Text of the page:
It was good to be back on a manual two-wheeler, especially one that worked on rough surfaces. I hadn’t ridden a bike much since my pre-teen days when I decked out my JC Higgins fat-wheel-clunker with a coon tail and fringed handlebar grips, playing cards attached to the fender brackets by clothespins to replicate the sound of a motorcycle as the card hit the spokes.
And in those days I still did some running around, chasing and being chased by women. Who would have thought? Sometimes my heart felt like a pie cut into too many slices. There were late nights; I did my share of drink and drugs. Sometimes I entertained and partied in my little Beach House, but I also took refuge and rested up there. I worked on and nurtured myself with cooking, reading, writing, and stretching.
From this solo living space I readied myself for things to come, dreaming, imagining, and making big plans, some more realistic than others. From this tiny spot on the edge of the earth I ventured out into the world, seeking adventures and trying to make Mother Earth a better place.
The winter of 1983 was colder than cold.
The winter of 1983 was colder than cold and included a record-setting temperature of negative 27 degrees. But in the midst of this grueling cold a gift presented itself, and that was being given the opportunity to improve Chicago’s collective condition when Harold Washington took up the unity banner and ran for mayor. Activists and progressives emerged and came forward, and new political activists were born, cutting their teeth in a Rainbow Coalition movement that united people of different races, ethnicities, classes, and religions.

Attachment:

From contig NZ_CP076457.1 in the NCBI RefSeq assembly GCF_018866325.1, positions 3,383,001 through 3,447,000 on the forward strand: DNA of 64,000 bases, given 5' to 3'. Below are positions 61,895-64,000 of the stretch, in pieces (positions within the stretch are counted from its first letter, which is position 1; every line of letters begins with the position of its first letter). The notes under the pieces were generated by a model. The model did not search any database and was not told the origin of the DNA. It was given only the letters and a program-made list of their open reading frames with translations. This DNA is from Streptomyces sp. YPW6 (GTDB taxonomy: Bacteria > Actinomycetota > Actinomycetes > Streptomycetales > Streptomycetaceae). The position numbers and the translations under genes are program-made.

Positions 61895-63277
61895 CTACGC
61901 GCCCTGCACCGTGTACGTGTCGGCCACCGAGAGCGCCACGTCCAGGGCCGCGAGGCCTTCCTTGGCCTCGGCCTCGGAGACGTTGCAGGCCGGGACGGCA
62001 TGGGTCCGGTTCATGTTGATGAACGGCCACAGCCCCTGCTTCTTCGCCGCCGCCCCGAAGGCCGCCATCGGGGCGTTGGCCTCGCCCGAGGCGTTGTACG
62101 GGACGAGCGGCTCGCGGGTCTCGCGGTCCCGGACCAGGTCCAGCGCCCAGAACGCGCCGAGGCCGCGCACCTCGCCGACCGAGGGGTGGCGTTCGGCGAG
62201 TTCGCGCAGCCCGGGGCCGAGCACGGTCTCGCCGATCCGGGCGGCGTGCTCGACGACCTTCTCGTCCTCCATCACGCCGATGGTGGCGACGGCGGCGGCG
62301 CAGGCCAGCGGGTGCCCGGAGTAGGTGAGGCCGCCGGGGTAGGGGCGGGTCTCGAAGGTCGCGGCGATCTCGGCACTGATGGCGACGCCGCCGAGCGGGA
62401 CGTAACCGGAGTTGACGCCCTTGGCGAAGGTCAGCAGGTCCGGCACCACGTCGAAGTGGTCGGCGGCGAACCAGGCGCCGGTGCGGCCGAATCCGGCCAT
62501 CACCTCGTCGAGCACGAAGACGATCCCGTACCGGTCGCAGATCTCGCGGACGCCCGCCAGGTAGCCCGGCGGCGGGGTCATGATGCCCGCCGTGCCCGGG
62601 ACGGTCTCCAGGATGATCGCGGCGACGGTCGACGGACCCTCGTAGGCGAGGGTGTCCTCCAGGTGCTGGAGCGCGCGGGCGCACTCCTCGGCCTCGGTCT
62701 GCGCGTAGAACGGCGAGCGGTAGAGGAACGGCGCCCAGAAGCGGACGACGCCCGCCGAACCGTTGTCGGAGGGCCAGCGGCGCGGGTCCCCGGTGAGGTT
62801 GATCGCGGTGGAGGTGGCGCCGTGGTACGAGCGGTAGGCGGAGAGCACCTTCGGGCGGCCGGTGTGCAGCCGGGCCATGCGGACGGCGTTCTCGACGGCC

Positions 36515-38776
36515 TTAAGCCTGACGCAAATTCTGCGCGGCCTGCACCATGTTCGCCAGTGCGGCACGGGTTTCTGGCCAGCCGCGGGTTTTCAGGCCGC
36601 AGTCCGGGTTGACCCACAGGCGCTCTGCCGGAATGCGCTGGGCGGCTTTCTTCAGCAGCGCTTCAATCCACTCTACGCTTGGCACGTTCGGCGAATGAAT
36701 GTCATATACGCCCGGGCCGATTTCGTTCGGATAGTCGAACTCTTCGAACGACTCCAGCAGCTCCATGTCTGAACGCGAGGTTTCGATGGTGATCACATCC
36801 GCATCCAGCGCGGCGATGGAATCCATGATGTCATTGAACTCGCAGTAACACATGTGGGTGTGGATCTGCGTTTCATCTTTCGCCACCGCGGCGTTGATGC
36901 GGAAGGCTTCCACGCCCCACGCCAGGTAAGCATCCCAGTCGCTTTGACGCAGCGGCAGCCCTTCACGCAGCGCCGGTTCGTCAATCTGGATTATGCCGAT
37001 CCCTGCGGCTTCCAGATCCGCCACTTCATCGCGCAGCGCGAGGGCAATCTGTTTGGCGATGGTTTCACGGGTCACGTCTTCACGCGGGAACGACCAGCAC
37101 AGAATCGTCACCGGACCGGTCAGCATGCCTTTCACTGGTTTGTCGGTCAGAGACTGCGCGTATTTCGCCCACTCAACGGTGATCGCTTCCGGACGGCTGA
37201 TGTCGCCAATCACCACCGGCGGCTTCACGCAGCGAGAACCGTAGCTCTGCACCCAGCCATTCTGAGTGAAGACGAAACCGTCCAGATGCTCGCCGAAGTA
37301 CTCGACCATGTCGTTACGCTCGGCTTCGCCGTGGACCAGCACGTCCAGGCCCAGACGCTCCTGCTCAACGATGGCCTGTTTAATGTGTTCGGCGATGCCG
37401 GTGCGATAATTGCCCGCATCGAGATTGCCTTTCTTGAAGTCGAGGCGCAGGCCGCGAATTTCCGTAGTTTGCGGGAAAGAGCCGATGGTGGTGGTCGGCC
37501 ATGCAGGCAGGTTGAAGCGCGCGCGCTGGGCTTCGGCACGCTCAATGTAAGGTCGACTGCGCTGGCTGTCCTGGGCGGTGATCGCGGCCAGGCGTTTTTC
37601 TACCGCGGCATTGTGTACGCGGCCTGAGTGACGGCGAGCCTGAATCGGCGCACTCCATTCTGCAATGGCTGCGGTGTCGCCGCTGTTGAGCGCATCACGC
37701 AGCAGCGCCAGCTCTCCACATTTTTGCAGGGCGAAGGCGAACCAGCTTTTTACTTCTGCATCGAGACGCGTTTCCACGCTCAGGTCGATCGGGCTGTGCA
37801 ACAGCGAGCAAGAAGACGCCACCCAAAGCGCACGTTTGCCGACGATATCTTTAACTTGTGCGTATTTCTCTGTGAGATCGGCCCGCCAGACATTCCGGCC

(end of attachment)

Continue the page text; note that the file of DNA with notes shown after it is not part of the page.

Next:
We at the Café were all in for the cause. On Sunday night, February 20th, we had the honor of hosting Harold at a standing-room-only crowd, both inside and outside, at the Heartland. Harold took the microphone and said, “You want Harold? You got Harold!” The crowd went wild.
Two days later, this principled and progressive African-American Congressman became the Democratic nominee to be Chicago’s Mayor, defeating Mayor Jane Byrne and future Mayor Richie M. Daley. We were ecstatic. Katy and my 13-year-old son Jesse headed south down Lake Shore Drive to McCormick Place, where we joined thousands of others in celebration.
My beach house crib was adjacent to Loyola University’s Lakeshore Campus and between there and my work at the Café I met and came to know a myriad of interesting folks connected to the university. One was the Loyola water polo coach Ralph Erickson.
Big and stern, Ralph was a formidable man. He was a regular at the Heartland Café. Originally from South Dakota and the son of Scandinavian immigrants, he grew up in Chicago. A paratrooper wounded during World War II’s Battle of Bulge, he hated the Nazis. Ralph was a hotshot swimmer, a pioneer scuba diver, and a founder of the PADI (Professional Association of Diving Instructors).
Ralph arranged for the Loyola athletic director to give me a go pass, a “permission to use facilities” handwritten on his card, so I could use the lovably ancient and funky athletic facility known as Alumni Gym, home of the 1963 NCAA Basketball Champion Loyola Rambler team.